|Cloister of Porto Cathedral|
|Bridge in Porto|
|Street (stairs) in Coimbra|
|Castle and Town in Leiria|
|Cathedral at Alcobacas|
|Cloister at Alcobacas|
This is the 2nd city of Portugal and I loved it. Nicer than Lisbon. The steep streets are far worse than most in Dunedin. Of course Baldwin street must be steeper but then most Dunedinites only use it to show tourists. Porto is situated along a gorge through which the Douro river flows. Luckily there is a funicular to take you back up from the riverside area to the main town and it is included in the metro pass so I mainly only walked down. But even that is risky as in all towns in Portugal with the uneven cobble stones. I began what has become a very regular visit of churches. I have met some Australians who are trying to limit themselves to one church per day. Very hard. There are some lovely gold and silver altars but they do become a little bit the same after a while. The cloister (Photo 1) of the cathedral had some lovely hand painted tiles which I have also discovered are very common in Portugal. I had a change in activity by taking a river cruise called the 6 Bridges Cruise up and down the river. The bridges over the gorge are quite massive. I made the mistake of walking across one of them (Photo 2). But the railing was quite open so I was very glad to reach the other side and caught the metro/tram back again. A trip in a vintage tram to the river mouth gave a different perspective, then it was lunch and yet another church. Lunches in cafes on the river front called the Ribeiria were also very pleasant.
After two nights in Porto, I travelled back by the train to Coimbra where I had left the overnight train. Coimbra has the oldest university in Europe. The students apparently still wear gowns but most were carrying them through the streets. I guess they just wear them in lectures. Ok in winter but it is definitely late spring here now and temperatures are around 28-32’C. The buildings were quite impressive but this time on top of a hill and most of the streets were stairs, the main route is called backbreaker(Photo 3). It was graduation time and a band played in the stadium until 6 am on Saturday morning. I was glad my hotel was over a kilometre away. The main scenic church was under repair and the cathedral was very simple so I just looked in the door rather than pay to enter. I was to visit enough churches later on anyway.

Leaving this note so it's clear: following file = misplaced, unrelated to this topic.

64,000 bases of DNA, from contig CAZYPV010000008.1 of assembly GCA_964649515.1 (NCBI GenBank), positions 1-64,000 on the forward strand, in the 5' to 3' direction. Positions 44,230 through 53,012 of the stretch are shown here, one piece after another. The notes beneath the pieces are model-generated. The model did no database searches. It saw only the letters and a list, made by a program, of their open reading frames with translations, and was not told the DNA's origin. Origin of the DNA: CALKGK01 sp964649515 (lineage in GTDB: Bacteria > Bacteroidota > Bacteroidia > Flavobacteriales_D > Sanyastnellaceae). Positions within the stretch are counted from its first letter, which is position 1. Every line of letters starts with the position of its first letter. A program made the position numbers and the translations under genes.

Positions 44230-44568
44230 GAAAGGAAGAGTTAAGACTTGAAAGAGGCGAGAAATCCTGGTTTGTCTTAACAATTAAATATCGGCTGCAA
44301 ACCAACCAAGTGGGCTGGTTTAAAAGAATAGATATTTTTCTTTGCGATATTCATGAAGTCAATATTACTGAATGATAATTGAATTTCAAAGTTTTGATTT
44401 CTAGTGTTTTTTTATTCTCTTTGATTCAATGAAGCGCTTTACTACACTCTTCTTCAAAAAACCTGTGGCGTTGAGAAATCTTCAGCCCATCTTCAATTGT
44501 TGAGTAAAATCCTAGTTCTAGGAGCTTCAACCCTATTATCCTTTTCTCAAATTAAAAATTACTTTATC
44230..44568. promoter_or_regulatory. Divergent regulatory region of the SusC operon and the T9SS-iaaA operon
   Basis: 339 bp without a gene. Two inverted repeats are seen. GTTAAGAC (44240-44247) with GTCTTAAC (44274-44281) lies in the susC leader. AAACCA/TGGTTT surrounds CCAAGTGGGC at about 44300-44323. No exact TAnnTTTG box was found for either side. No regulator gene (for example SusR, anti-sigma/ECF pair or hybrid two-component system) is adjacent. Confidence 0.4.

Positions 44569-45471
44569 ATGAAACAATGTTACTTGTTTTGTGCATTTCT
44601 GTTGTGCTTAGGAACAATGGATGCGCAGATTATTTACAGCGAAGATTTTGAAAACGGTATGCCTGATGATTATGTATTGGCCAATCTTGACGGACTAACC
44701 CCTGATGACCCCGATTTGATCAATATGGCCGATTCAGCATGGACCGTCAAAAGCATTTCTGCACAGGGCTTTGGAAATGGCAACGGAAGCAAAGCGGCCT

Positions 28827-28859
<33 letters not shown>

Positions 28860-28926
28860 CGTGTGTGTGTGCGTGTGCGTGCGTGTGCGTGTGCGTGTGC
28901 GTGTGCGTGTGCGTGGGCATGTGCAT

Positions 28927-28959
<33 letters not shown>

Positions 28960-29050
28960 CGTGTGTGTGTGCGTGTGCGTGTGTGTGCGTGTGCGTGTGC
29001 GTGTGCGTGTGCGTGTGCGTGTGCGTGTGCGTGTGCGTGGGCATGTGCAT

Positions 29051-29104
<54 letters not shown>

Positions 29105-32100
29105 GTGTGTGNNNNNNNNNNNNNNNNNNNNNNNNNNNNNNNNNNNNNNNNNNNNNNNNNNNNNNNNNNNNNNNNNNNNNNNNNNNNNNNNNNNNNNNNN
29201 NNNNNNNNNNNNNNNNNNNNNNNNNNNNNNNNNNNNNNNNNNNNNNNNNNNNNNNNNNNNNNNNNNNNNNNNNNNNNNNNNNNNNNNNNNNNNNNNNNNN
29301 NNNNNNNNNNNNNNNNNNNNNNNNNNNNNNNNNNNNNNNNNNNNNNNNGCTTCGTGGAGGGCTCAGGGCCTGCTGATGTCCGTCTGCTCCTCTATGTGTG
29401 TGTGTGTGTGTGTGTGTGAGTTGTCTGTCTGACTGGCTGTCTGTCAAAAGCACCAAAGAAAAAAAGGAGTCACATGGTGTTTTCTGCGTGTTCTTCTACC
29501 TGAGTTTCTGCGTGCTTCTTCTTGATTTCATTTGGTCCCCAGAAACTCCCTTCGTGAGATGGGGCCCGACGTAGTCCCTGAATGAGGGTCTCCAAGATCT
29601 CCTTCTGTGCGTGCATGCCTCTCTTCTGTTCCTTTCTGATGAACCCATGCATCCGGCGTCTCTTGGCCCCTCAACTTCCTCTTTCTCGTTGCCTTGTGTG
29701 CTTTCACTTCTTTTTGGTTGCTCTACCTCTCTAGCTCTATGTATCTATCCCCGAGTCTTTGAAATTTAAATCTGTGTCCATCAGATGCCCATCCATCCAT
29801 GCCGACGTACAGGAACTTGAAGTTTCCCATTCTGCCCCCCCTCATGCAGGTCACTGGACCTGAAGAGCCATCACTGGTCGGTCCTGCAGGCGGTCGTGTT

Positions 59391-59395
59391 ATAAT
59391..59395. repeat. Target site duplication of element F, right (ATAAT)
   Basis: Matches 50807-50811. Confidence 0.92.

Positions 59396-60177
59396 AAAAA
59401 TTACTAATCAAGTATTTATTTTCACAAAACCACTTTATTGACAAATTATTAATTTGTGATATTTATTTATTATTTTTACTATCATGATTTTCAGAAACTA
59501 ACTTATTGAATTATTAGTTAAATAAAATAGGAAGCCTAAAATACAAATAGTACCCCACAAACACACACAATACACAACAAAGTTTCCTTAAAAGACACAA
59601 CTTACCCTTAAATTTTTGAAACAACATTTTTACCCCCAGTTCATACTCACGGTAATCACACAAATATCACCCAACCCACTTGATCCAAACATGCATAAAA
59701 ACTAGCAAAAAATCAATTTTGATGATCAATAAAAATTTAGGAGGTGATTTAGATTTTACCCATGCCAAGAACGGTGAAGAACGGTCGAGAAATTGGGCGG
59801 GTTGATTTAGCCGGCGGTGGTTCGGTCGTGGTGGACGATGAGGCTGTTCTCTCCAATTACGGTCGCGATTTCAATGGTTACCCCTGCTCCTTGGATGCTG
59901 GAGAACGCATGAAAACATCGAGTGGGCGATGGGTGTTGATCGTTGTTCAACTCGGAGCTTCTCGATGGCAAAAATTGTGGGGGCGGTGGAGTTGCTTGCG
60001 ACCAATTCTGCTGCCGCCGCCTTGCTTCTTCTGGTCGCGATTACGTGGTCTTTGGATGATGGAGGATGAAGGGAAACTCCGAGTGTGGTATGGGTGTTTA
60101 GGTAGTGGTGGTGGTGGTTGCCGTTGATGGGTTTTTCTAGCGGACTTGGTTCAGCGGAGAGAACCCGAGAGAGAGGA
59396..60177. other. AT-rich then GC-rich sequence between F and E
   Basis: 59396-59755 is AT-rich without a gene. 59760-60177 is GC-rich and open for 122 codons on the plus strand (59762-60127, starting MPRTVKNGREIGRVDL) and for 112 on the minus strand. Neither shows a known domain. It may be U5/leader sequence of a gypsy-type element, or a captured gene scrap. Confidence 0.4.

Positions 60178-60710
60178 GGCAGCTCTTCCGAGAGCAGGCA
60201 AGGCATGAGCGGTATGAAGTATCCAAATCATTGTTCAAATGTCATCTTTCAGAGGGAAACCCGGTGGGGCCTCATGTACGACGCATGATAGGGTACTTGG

While I prefer travelling by train to bus, the next few days were only possible by bus. I went to Leiria which I used as a base and climbed yet another hill to the ruined castle after visiting its cathedral and later climbed another hill near my hotel for a scenic view of town and castle (photo 4). Then the next day I used buses to visit Batalha and Alcobacas. Each had a very impressive abbey and monastery. The abbey in Batalha, built in the 15th Century is astounding (photo 5). The stone work seems to be edged in lace and there are lots of pinnacles, parapets and flying buttresses. Inside the ceiling is very high with beautiful stained glass. Being Sunday the visit to the attached monastery was free but also the buses were few and far between and I spent 4 hours in a fairly small town. There was a flea market and I had lunch and looked at a dozen souvenir shops but also spent quite a while sitting in the town square and finally went back for a return visit to the abbey.
Fortunately the bus timetable meant I only needed to spend 2 hours in Alcobacas where the cathedral (Photo 6) was less ornate but very impressive in length and height. The monastery refectory and kitchens were also huge. Both monasteries had some pleasant green cloisters (photo 7 Alcobacas).
On the Monday I took the bus south to Lisbon.